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Cedar Lounge >>
From Peking to Aubane
Tuesday January 02, 2007 12:55 by Danny McGrain
The British and Irish Communist Organisation were a Maoist influenced group who in the 1970s were almost unique in supporting Ulster Unionism. They were prolific publishers and claimed an influence over large numbers of both left and right wing individuals. During the 1990s the core members of the group have embraced a neo-nationalist position and become prominent in debates on Irish historical revisionism.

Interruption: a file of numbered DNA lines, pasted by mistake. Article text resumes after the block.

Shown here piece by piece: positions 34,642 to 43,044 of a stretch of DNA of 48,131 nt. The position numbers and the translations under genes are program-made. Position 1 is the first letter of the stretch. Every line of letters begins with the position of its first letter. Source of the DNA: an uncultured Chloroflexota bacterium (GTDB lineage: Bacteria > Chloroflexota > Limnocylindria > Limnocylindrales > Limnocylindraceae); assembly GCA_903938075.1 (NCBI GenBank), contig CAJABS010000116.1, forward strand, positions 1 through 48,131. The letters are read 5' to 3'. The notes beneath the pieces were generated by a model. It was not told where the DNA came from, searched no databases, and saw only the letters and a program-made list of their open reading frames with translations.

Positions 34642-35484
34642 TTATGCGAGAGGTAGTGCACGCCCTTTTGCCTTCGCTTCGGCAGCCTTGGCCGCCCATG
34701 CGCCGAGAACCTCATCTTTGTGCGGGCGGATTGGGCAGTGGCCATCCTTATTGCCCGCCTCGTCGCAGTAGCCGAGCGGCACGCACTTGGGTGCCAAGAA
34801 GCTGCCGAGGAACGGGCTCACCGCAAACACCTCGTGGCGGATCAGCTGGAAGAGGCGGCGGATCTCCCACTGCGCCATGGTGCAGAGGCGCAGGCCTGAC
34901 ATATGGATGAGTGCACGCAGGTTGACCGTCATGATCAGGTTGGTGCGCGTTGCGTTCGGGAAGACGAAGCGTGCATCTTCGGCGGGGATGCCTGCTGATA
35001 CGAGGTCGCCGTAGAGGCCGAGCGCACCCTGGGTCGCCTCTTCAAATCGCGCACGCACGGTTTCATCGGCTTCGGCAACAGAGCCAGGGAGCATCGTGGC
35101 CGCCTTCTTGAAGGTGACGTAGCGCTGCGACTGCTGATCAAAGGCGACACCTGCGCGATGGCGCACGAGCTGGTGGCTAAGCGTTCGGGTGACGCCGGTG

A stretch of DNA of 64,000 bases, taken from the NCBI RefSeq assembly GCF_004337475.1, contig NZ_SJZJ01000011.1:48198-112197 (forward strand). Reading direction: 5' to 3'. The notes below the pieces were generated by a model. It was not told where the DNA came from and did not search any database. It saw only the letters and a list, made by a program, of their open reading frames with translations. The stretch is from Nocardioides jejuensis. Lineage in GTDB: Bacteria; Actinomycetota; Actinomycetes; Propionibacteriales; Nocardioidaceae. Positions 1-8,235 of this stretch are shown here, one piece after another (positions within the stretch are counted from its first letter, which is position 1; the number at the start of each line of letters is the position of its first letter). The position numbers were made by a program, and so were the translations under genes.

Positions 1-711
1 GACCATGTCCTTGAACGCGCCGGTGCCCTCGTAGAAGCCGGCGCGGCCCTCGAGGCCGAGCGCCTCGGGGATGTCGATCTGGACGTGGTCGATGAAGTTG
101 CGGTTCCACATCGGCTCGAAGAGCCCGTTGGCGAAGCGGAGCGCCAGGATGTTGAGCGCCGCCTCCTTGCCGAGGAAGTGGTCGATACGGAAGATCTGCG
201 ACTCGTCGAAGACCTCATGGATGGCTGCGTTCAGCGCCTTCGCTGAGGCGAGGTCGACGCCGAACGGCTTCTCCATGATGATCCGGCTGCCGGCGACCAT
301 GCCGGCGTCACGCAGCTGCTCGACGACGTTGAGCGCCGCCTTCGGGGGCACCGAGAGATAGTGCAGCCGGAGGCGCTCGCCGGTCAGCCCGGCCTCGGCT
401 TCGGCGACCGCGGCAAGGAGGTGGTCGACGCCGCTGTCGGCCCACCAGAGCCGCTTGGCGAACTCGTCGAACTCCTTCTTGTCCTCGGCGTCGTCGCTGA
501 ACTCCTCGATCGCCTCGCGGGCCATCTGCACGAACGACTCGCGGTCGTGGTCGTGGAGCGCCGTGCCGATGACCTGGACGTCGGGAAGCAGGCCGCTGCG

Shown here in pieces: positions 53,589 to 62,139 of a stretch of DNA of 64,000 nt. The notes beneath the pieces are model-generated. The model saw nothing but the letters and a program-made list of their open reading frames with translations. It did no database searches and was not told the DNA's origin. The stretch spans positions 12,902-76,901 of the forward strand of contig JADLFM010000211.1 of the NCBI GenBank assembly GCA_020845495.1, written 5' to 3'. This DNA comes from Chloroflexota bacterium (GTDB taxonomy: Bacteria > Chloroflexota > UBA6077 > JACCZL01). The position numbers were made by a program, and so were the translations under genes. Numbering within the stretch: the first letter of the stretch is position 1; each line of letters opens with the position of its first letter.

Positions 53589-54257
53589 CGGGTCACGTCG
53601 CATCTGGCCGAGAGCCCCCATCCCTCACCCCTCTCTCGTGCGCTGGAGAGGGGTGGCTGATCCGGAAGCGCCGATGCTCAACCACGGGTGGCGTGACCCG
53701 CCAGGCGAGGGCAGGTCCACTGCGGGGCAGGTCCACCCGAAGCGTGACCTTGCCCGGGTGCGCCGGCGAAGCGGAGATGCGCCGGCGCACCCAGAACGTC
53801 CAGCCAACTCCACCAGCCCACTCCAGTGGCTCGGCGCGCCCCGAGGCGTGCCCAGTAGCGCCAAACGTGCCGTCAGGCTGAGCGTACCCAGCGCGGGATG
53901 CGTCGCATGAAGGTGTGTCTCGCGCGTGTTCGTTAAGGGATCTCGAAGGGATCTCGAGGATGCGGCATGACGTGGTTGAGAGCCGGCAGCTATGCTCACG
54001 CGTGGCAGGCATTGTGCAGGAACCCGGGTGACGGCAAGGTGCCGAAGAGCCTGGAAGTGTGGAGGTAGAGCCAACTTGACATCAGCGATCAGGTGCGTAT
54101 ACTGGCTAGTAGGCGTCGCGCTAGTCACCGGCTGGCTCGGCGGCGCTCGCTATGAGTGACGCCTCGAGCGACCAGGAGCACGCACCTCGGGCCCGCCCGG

The roots of the British and Irish Communist Organization lay in Irish émigré politics in London during the 1960s. A number of Irish emigrant radicals became involved in far left politics in London in that era. Some were former republican prisoners such as Gerry Lawless, others young northern students like Eamonn McCann and Mike Farrell. Another young emigrant who entered the milieu was a gravedigger, Brendan Clifford. Many of the activists came together in the Irish Communist Group in the mid 1960s, which was broadly critical of both the Irish republican and pro-Moscow Irish communist traditions. However soon the ICG was torn apart by bitter arguments and split into Trotskyite and Maoist factions. Brendan and Angela Clifford and Jack Lane were among those who endorsed a pro-Peking position and formed their own Irish Communist Organization in 1965. The ICO saw the mainstream communists as ‘revisionists’ who had deserted the revolutionary road after Khrushchev’s denunciation of Joseph Stalin in 1956. The group began to publish detailed critiques of ‘revisionism’ in Ireland and elsewhere. They charged that the southern Irish communists had tailed Catholic nationalism since the 1950s and were in essence no longer revolutionary. They were also strongly anti-Trotskyite. The writings of Stalin became the touchstone for the ICO’s politics and remained so over the next decade. The organization even went as far as to state that the most important thing about Stalin was that in important matters he was ‘never wrong.’ (Stalin and the Irish Working Class). However the ICO also placed itself in the Irish radical tradition and reissued forgotten or unavailable articles by James Connolly and Liam Mellows. At this point the ICO maintained that Ireland remained oppressed by British imperialism and that the six counties were held, illegitimately, by British military force. By 1969 the organization had gained a few supporters in Dublin and Belfast and was active in housing campaigns and trade union politics. It took a pro Chinese and Albanian position in international politics. However as for all on the Irish left the events of August 1969 transformed the ICO. Initially the group considered that the Loyalist attacks on Catholics in Belfast and elsewhere were ‘fascist’ pogroms and that Catholics had a right to military defence. By mid 1970 this view had altered dramatically. The ICO began to argue that the British Army was in fact playing a progressive role in the north by virtue of its preventing a sectarian civil war. The ICO then began to formulate a view, based, they claimed, on Stalin’s writings on the ‘National Question’ which argued that there were two historic nations in Ireland, a Catholic nation in the south and a Protestant nation in the north, both of which were equally entitled to self-determination. By 1971 this view led to the ICO changing its name to the British and Irish Communist Organization (BICO). The adoption of the two nations theory saw BICO completely reject any claim by Irish nationalists to a unitary state as reactionary. They argued that socialist and republican organisations which supported a united Ireland were allied with the ‘Catholic, Nationalist bourgeoisie of the Republic.’ The cause of trouble in the north was ‘not Unionism or the Unionists. Responsibility for it lies at the door of the Southern ruling class which, on the basis of ‘one historic Irish nation’, has pursued a reactionary policy of national oppression for the past 50 years.’ BICO argued that capitalism had developed more rapidly in the north east of Ulster than elsewhere, producing a socially more progressive and dynamic entity. However the south had remained backward and dominated by the Catholic Church. The organization then poured forth a plethora of pamphlets examining the historic roots of capitalism in the north east of Ulster, the ‘right wing’ nature of Irish nationalism and the ‘mythology’ used to justify republican violence. Their research led them to conclude that historically in fact Ulster Unionism was a more progressive and dynamic ideology than Irish nationalism and that as the choice facing Ulster Protestants was between a ‘secular democratic British state’ or a ‘reactionary 26 county Catholic state’ BICO would defend their right to choose the former.